• Do you cover up your partner's chemical use so your children won't know?
  • Have you limited your social activities because of your partner's drinking or drug use?
  • Do you cover up when she is caught in a lie or embarrassing situation related to drugs or drinking?
  • Have you ever offered your partner a "social drink" (or a toke or a hit) when he was on the wagon?
  • Have you minimized the role chemical use plays in family arguments?

If you answered yes to two or more questions, you may have a problem. For your own sake (and your partner's), contact Al-Anon, Codependents Anonymous, or another support group or treatment organization.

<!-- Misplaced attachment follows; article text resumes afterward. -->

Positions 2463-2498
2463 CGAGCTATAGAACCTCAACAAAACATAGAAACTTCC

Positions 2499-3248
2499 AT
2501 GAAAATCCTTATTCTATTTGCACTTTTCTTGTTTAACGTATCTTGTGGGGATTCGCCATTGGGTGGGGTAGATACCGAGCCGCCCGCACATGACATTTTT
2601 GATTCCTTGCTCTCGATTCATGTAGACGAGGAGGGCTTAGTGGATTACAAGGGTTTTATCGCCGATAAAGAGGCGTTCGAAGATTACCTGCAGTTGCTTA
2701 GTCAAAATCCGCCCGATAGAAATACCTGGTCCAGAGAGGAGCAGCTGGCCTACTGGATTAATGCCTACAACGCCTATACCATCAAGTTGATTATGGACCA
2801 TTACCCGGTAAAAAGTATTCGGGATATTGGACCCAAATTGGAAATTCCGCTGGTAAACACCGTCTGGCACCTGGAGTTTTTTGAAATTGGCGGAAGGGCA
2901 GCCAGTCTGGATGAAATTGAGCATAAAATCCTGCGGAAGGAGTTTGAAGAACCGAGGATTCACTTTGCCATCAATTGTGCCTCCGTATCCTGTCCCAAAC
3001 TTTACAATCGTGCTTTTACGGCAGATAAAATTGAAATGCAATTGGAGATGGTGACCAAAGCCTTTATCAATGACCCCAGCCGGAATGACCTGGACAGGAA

Your relationship, health, and peace of mind depend on it.

Read the rest of the article.

Addicted Lawyers Can Overcome Barriers to Recovery

  • (Reprinted from the Hazelden Foundation's website, Copyright 2004, Hazelden Foundation)

    Robert started drinking at age 18 and was an alcoholic by the time he entered law school. "I managed to get my degree and go to work for a Wall Street firm.
    After that I changed jobs every two years or less. I just couldn't hang on to one. Nobody ever mentioned drinking to me. But I'm sure that with every job I lost, drinking was the main reason."

    Images of hard-headed, hard-drinking lawyers abound in popular culture. These images make a point: The professional status granted by a law degree offers no immunity from addiction. The same can be said for people in other prominent professions, such as physicians, pilots and politicians. In fact, the rate of addiction for attorneys may exceed that for the general population.